Lionel Sanders believes that limits don’t exist. The 27-year-old is currently the youngest top 10 Ironman triathlete in the world and has experienced a stellar race season so far this year. With three Ironman 70.3 wins already this summer, Sanders has his sights set on something even greater. He will stop at nothing to win Kona, a thought that consumes him. While in his “pain cave” — his name for the small 10’ by 10’ room he does the majority of his training in — he tries not to let his mind wander but admits that his thoughts always seem to come back to Kona, so much that it keeps him up at night.
Despite being a talented young runner, Sanders’s youth turned away from sport and towards partying during his late teens. After getting into drugs like Cocaine and MDMA and reaching a point of depression that led him to wanting to kill himself, Sanders believes that it was a higher power that brought him to triathlon. “I didn’t even know what Ironman was before,” he said of when the idea to race one popped into his head. “That’s how I know a higher power exists.” He got clean and saw early success in the sport. He recalls being passed by pro Paul Ambrose in his first race and being in awe of Ambrose’s speed. That moment sparked his interest in becoming professional himself. He is now two years into racing pro.
Sanders’s training schedule is unique in that instead of it falling into weekly systems, he prefers to plan in 18- to 21-day blocks. During this time the intensity of his workouts gradually increases so that by the last workout his body is begging for a rest day. The swim is his weakest leg of the race, so no matter what he swims every single day. As a talented cyclist, Sanders is able to make up lost time from the swim on the bike and aims to hold a wattage in the mid-300s during half distance races. If he were to compare his cycling ability to that of a Tour de France rider, he thinks he would be a B-level rider or “domestique”. Having been hit by cars on four separate occasions while out riding, Sanders prefers to do most of his riding indoors. The same goes for run workouts, during which he sometimes goes over a year without training outdoors. In his small training room he used to cover the walls with motivational quotes. Now he just has one phrase, something his Dad used to say to him when they would train together and one which he mentally refers to during races when he wants to push himself harder: “Go through the door and puke, I dare you.”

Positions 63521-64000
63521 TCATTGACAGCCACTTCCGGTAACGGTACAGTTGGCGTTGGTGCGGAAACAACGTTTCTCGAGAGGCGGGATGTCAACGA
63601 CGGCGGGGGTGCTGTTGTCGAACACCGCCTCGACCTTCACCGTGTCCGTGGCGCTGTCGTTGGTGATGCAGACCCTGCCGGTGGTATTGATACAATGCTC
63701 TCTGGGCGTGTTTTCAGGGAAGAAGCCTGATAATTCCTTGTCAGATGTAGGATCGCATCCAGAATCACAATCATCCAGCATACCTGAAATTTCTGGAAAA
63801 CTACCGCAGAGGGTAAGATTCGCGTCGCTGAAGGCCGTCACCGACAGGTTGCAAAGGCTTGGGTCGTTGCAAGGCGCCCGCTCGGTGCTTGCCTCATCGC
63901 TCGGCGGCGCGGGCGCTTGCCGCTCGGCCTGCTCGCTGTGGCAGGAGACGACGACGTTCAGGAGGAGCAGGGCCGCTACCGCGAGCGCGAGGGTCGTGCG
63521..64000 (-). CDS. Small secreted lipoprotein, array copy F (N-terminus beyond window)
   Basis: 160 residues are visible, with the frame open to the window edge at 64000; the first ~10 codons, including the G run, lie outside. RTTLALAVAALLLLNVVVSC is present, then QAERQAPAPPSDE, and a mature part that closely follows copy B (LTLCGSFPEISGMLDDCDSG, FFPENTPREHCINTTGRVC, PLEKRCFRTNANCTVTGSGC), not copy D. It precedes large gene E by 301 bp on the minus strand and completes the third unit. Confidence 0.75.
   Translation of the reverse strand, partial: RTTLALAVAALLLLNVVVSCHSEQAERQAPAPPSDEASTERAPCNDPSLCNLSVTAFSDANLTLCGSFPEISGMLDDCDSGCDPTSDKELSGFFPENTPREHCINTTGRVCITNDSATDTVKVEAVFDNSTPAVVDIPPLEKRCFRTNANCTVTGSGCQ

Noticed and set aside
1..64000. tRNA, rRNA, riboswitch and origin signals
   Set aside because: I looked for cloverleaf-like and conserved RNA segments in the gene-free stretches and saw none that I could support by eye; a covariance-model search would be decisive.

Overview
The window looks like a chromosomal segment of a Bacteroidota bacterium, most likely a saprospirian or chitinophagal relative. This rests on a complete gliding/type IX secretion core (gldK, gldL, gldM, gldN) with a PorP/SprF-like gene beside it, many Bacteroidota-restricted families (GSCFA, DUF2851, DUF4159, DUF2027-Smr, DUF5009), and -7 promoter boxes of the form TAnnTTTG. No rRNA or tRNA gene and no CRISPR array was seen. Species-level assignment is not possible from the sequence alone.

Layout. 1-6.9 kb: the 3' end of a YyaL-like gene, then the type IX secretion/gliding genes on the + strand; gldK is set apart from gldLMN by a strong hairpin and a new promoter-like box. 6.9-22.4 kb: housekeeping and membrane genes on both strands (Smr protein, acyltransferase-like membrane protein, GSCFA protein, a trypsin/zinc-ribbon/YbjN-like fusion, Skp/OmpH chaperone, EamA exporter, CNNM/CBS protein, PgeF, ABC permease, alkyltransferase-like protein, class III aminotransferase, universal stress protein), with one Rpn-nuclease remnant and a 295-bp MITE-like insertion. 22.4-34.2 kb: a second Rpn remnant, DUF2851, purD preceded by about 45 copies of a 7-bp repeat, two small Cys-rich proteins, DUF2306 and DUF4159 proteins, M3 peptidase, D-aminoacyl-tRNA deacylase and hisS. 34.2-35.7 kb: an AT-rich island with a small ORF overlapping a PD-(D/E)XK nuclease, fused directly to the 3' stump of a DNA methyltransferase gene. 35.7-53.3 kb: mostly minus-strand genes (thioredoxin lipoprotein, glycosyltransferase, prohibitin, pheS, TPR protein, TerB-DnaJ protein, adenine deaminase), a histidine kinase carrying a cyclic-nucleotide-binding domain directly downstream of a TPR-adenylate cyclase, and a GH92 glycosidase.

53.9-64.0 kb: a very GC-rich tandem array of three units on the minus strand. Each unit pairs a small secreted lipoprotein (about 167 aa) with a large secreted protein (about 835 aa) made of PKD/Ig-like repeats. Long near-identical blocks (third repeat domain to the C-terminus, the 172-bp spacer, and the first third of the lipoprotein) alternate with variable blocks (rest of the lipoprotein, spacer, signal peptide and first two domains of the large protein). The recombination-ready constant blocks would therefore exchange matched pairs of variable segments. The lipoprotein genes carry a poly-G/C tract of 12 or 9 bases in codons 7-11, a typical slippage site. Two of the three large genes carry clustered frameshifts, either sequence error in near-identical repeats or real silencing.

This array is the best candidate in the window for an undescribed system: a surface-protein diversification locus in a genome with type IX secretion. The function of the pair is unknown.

Sanders welcomes his critics. For those who doubt his cleanness in the sport given his past with drug abuse, he brushes it off and likes to leave people wondering how what he does is humanly possible. His goal is to push the limits of the sport and argues that what wasn’t possible before has been achieved now and will continue to improve in the future. Pushing himself and being the best human being he can be are what motivates him most in life and this certainly shows itself in his perspective on defeat. He believes that all athletes should experience some form of defeat or adversity. If not, they are depriving the person who worked harder of their glory. This is a mantra he stuck to during his most difficult race, the North American Ironman Championships in May where he finished fourth after overcoming a nine-minute deficit from the swim and battling extreme heat on the bike and run.
Lionel Sanders is at the forefront of Freshii’s new campaign as their first sponsored athlete. In honour of Freshii, his triathlon kit and Louis Garneau bike feature the company’s fresh green colour scheme.